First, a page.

Linux Journal: Free Kevin, Kevin FreedJan 23, 2000, 15:02 (3 Talkback[s])
(Other stories by Jason Kroll)
"DeCSS is one important rallying point which brought the Linux community and the 2600 community closer together. Although the former has looked down upon the latter (often using derogatory terms such as "cracker") and although members of the 2600 community have often been critical of weak security on earlier Linux systems (often paying due respect to NetBSD and FreeBSD), both communities rallied together to make sure the DeCSS source code was available all over the net. The "Whack the Mole" technique (as one Slashdotter named it) in this case was a joint effort, a mutual decision by everyone involved to defy the law, in effect declaring, one step at a time, the illegitimacy of government in affairs of computers, cryptography and the Net. Both Slashdot (itself a perfect example of the potential unity of diverse computing communities) and 2600 have been accosted by the MPAA (Motion Picture Association of America) for their role in distributing DeCSS, and a fight-to-the-death legal battle may ensue (2600, a pillar of its own ethics and integrity, steadfastly refuses to be coerced or intimidated as a matter of principle, and as a result may go down in flames, though I bet it will triumph). As a typical sign of changing times for these traditionally divergent communities, VA Linux's Chris DiBona is referenced right on the 2600 homepage, along with the EFF (which professes not to be a defense fund for crackers). So much for stories of "crackers" being closed and secretive types who associate with no one but themselves."
"What does this mean for the Linux community?"
"In so far as there are divisions within the Linux scene, there have traditionally been three figureheads who stand for slightly different world-views: Linus Torvalds, self-proclaimed top programmer in the world, author of the kernel and all around popular and charming fellow, embraces everyone from the commercial sector to the free software community, and is a favorite of techies, kernel hackers and the press; Eric Raymond, president of the Open Source Initiative, identified the open source methodology and brought it to the masses when he encouraged Netscape to open up, formulated The Cathedral and the Bazaar which laid the groundwork identifying the bazaar (open source) approach to software development and also developed an economic model which, though not entirely accurate, provides the kind of "selfish agent" model business people are looking for, as well as business models for leveraging open source, and is a favorite of those people known as "suits" and those committed to "living in a world where software doesn't suck" (regardless of whether or not it is free); and Richard Stallman, whose 15 years of work produced the FSF, GNU Project, free software movement, and most of the important software that runs on Linux, has always been a purist for free software and stresses community, freedom and philosophy. Hence Stallman is popular with anti-commercial sectors, the "free software community" (slightly different from the open source community or the Linux community), long-time free software advocates, a lot of leftist types who are repulsed by laissez-faire, free market rhetoric and consider free software more a socialist/anarchist creation than a product of the free market, and those who value the philosophy of free software over the methodology of open source or the specific technical virtues of any given kernel or software package. To oversimply grossly (and make a rather arbitrary construction), we could say that Linus is the figurehead of the Linux community, Eric is the figurehead of the open source community, and Richard is the figurehead of the free software community. When we speak of the Linux community, though, we generally mean a vague, inclusive assortment of the three, and in my mind anyone who uses Linux or otherwise identifies with Linux is definitely part of our community, though others may disagree."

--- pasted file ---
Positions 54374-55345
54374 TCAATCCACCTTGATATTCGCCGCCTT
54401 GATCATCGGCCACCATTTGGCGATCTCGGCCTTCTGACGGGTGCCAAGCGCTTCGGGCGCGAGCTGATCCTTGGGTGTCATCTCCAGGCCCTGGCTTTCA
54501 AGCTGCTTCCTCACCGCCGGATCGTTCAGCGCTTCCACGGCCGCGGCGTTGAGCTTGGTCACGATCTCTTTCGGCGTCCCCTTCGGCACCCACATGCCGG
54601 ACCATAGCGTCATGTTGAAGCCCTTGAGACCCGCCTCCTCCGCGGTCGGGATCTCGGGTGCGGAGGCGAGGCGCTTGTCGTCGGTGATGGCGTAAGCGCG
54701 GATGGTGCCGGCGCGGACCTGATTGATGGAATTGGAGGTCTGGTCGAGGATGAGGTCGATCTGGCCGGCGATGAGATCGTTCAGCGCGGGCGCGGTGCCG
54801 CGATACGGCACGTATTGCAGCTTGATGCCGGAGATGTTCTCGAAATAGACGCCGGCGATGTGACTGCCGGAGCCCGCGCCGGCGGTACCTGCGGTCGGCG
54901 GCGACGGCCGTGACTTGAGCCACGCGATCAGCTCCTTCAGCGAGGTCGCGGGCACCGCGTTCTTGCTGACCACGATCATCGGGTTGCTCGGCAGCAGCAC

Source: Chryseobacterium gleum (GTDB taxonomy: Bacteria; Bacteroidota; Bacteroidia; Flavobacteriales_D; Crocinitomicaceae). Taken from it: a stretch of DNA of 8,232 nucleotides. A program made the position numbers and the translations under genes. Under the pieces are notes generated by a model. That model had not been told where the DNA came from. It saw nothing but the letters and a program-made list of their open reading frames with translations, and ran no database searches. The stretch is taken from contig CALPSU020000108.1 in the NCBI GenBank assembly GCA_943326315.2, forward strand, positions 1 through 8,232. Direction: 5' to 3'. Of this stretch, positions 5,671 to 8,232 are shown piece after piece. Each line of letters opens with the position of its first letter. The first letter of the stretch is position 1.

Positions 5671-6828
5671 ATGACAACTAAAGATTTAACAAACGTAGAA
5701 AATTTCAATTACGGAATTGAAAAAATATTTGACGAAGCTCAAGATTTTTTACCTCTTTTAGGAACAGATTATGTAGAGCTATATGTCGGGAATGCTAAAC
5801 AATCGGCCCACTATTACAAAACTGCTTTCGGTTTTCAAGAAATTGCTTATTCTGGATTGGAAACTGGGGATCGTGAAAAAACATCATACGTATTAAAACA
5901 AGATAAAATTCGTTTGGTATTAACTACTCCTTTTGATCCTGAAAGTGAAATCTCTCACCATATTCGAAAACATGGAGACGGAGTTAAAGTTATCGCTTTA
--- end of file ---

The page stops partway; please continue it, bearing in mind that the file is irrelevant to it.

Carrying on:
"Unfortunately, these camps seem to have written off the Mitnicks of this world as "crackers". Indeed, the Linux, open source and free software communities have almost uniformly been on a quest to abolish the 'misuse' of the word "hacker" to refer to those who discover security holes and explore the matrix. Eric S. Raymond (known as ESR), is very explicit about this point in The New Hacker's Dictionary, explaining the origins of the term "hacker" and how the word has been villainized by the media. He even jokes in his How to Become a Hacker about the hefty prison sentences levied against seemingly innocuous network explorers. Likewise, the free software community is on too pure an idealist crusade to be involved in exploring computers whose owners do not want uninvited guests. Linux users in general are too busy building the most fantastic operating system in history to be interested in cracking techniques, and very many are system administrators who have been plagued for years by silent intruders, so there are often years of animosity coming from many Unix users. Nevertheless, our new era may bring forgiveness, buried hatchets, cooperation and, most of all, mutual understanding."